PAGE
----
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Business

Trump trade adviser slams Germany, China for surpluses

The Trump administration's top trade adviser, Peter Navarro, has again lashed out against Germany and China for their trade surpluses with the US, saying they pose a risk to American security and prosperity.

Previously lambasting Germany and China as "currency manipulators," the director of the White House National Trade Council said on Monday that the US trade deficits with those countries and others could cause a loss to American freedom and prosperity.

Speaking at a National Association of Business Economics conference, Peter Navarro argued some of America's trading partners used the proceeds from export sales to buy US companies and technology, reducing America's self-reliance.

As he singled out China and Germany in particular, he said that "in the real world of fixed exchange rates, managed floats and outright currency manipulation" the US trade deficit could not adjust as economists said it should in theory.

That would lead to large and persistent trade deficits, he added, which would leave the US open to foreign takeover.

"Suppose it is not a benign ally buying up our companies, our technology, our farmland and our food supply chain, and ultimately controlling much of our defense industrial base. Rather it is a rapidly militarizing strategic rival, intent on hegemony in Asia and perhaps world hegemony," he warned.

As an example, Navarro noted that there was only one US company currently capable of repairing the propellers on Navy submarines.

Unapologetic rhetoric

Donald Trump's top trade adviser even painted the picture of the US threatening to lose "a broader cold war" not by shots fired but by "cash registers ringing."

"Might we lose a broader hot war, simply because we have sent our manufacturing and defense industrial base off-shore," he added rhetorically.

Currently, China accounts for nearly $350 billion (330 billion euros) of the US trade deficit, which is about half the total. Navarro accused the country of being engaged in a "conscious strategy" to dramatically increase investment around the world, including in the US and in Germany, where it was buying "one company a week."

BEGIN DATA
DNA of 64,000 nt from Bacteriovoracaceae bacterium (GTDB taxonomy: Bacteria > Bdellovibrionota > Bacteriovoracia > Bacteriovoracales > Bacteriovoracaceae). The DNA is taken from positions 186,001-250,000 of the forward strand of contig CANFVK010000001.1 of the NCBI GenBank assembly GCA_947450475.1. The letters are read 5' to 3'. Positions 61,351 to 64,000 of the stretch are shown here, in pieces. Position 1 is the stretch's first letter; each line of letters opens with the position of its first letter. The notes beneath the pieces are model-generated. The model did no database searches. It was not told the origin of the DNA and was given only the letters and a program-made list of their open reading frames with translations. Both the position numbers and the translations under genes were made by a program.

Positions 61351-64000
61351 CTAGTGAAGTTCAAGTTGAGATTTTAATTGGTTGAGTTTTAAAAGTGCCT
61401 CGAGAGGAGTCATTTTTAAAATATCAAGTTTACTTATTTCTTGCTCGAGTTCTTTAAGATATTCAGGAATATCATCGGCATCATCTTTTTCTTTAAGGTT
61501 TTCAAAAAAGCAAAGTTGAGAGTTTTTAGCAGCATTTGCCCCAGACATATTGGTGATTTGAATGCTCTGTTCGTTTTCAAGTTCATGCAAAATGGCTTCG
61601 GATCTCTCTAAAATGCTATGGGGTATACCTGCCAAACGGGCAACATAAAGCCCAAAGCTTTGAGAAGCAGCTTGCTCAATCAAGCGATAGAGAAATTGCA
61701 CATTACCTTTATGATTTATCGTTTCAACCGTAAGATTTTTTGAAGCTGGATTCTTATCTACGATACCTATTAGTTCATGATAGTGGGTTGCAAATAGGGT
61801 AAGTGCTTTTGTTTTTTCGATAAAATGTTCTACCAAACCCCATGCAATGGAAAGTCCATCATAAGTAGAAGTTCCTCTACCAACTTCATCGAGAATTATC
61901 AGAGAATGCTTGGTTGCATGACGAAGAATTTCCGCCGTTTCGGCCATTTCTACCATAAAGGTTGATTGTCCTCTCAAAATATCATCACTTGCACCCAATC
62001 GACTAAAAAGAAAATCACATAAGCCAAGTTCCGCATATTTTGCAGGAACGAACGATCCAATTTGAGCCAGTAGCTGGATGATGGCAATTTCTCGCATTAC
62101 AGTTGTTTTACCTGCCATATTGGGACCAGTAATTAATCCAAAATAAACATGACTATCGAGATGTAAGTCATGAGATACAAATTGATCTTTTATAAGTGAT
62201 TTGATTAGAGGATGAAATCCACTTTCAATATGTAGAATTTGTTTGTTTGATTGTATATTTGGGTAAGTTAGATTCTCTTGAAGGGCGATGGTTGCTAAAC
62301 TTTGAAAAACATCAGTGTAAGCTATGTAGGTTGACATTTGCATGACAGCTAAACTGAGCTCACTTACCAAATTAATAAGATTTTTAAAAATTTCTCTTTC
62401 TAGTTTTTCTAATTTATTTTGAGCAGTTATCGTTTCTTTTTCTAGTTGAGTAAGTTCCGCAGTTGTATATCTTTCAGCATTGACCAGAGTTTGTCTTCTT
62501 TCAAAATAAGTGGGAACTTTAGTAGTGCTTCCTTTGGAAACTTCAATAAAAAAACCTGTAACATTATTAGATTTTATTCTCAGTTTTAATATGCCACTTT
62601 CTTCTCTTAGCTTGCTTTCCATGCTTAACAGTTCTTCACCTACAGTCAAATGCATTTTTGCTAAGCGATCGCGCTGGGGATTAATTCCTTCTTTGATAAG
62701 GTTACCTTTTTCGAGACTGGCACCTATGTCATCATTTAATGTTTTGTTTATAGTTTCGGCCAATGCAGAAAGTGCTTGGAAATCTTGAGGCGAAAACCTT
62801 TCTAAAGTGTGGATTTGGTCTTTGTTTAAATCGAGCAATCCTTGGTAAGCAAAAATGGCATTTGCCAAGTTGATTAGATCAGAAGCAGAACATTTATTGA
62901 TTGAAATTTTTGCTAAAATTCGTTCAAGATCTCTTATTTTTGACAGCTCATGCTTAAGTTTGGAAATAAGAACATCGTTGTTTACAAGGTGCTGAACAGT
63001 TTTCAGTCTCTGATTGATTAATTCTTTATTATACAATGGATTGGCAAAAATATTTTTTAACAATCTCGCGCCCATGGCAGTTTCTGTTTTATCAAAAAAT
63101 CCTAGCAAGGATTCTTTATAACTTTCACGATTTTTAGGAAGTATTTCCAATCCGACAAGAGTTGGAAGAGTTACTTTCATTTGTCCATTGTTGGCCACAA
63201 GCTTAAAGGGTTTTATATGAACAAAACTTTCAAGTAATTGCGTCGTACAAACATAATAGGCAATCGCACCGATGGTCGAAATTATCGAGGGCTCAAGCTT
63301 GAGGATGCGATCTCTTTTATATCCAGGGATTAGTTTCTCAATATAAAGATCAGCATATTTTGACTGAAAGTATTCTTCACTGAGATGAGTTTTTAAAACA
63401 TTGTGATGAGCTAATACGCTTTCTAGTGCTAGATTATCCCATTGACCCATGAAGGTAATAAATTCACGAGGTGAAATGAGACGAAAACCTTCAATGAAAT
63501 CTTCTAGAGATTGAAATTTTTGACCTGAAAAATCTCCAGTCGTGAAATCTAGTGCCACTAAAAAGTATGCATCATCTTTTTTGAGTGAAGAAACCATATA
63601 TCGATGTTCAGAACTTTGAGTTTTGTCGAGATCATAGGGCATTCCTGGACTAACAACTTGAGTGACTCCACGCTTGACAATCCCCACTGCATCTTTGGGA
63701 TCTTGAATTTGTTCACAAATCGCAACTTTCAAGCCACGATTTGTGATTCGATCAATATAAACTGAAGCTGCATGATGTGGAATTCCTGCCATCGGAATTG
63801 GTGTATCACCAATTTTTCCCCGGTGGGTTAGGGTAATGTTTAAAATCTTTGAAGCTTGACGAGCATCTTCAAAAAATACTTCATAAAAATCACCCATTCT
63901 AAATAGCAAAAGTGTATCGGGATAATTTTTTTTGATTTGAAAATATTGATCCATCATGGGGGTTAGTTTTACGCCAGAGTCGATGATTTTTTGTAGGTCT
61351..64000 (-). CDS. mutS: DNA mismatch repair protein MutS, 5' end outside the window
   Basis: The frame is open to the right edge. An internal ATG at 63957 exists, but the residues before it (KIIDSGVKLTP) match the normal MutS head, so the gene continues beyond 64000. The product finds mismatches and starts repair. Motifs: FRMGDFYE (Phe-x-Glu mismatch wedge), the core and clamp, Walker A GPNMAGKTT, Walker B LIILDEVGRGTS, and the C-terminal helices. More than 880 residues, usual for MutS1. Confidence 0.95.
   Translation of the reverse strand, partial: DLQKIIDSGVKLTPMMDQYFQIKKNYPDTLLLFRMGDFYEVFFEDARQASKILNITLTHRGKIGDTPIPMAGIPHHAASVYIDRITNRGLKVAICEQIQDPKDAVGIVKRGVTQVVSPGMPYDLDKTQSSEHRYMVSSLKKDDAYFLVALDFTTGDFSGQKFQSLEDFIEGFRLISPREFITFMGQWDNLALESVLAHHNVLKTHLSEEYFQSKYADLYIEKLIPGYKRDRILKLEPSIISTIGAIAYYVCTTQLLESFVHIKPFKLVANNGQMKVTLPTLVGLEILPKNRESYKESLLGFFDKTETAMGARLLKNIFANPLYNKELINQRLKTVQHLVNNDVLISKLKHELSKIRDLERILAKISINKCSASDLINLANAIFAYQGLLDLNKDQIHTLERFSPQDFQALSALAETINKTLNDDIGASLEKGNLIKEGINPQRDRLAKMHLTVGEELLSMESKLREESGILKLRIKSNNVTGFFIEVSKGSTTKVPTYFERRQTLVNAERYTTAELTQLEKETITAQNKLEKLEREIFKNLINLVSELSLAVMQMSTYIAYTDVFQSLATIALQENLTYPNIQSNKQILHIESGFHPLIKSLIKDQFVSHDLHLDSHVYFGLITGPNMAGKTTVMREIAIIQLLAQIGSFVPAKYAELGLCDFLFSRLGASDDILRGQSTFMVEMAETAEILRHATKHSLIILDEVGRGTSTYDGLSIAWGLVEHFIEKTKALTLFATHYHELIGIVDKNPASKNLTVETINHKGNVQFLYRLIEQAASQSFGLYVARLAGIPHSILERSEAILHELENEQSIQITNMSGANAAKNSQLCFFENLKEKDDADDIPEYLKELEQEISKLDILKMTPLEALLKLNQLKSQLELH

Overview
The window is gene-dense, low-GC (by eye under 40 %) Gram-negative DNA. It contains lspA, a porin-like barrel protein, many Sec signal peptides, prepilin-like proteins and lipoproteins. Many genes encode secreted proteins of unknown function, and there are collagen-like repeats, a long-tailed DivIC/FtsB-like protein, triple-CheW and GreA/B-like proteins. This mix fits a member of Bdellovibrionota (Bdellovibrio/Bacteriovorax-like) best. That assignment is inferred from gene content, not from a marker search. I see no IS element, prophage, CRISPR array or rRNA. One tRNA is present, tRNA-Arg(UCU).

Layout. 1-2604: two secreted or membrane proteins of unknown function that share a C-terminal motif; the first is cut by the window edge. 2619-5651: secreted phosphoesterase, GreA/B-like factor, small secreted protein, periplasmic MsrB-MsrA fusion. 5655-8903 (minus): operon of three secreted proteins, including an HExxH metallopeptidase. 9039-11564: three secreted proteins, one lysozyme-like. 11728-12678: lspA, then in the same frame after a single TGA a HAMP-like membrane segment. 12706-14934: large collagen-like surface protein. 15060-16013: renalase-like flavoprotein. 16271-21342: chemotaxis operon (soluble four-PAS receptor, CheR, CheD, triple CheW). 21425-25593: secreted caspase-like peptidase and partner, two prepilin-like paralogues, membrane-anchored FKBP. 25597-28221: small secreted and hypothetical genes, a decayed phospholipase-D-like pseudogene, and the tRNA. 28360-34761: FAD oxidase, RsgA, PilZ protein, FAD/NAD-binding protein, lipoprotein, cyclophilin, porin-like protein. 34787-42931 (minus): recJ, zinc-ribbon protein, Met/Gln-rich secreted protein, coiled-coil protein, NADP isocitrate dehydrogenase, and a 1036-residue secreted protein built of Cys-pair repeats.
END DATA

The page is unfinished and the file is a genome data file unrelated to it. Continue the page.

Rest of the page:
He also promised a backlash from the Trump administration aimed at "eliminating currency manipulation and other forms of trade cheating," with the goal of reclaiming "the supply chain and manufacturing capability," as well as creating a level playing field.

Actions planned

Navarro announced that the US Treasury Department would issue a report next month looking into China's currency policy to see if the yuan was kept artificially low, which could result in trade sanctions. He noted it was clear that "historically, the Chinese have taken aggressive policies to make sure the currency is undervalued."

With regard to Germany, which accounts for $65 billion of the US trade deficit, he said that this was "one of the most difficult trade deficits that we're going to have to deal with."

Germany has claimed that it is a member of the European Union and couldn't hold independent trade talks with Washington to tackle the issue.

"That may or may not be true," Navarro said, adding that an upcoming visit by Chancellor Angela Merkel to Washington on March 14 would be used to "have candid discussions with Germany about ways we could possibly get that deficit reduced outside the boundaries and restrictions that they claim that they are under."

During his speech, Navarro also dismissed as "obvious alarmism" that the Trump trade threats - including a planned border tax on imports of 20 percent - could provoke a trade war.

The Trump administration's focus was on eliminating cheating and dumping in the US market, he said, with the broader goal of US trade policy being "not to raise tariffs or non-tariff barriers, but to encourage our trading partners to lower theirs."

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uhe/kd (Reuters, AP, AFP)

 

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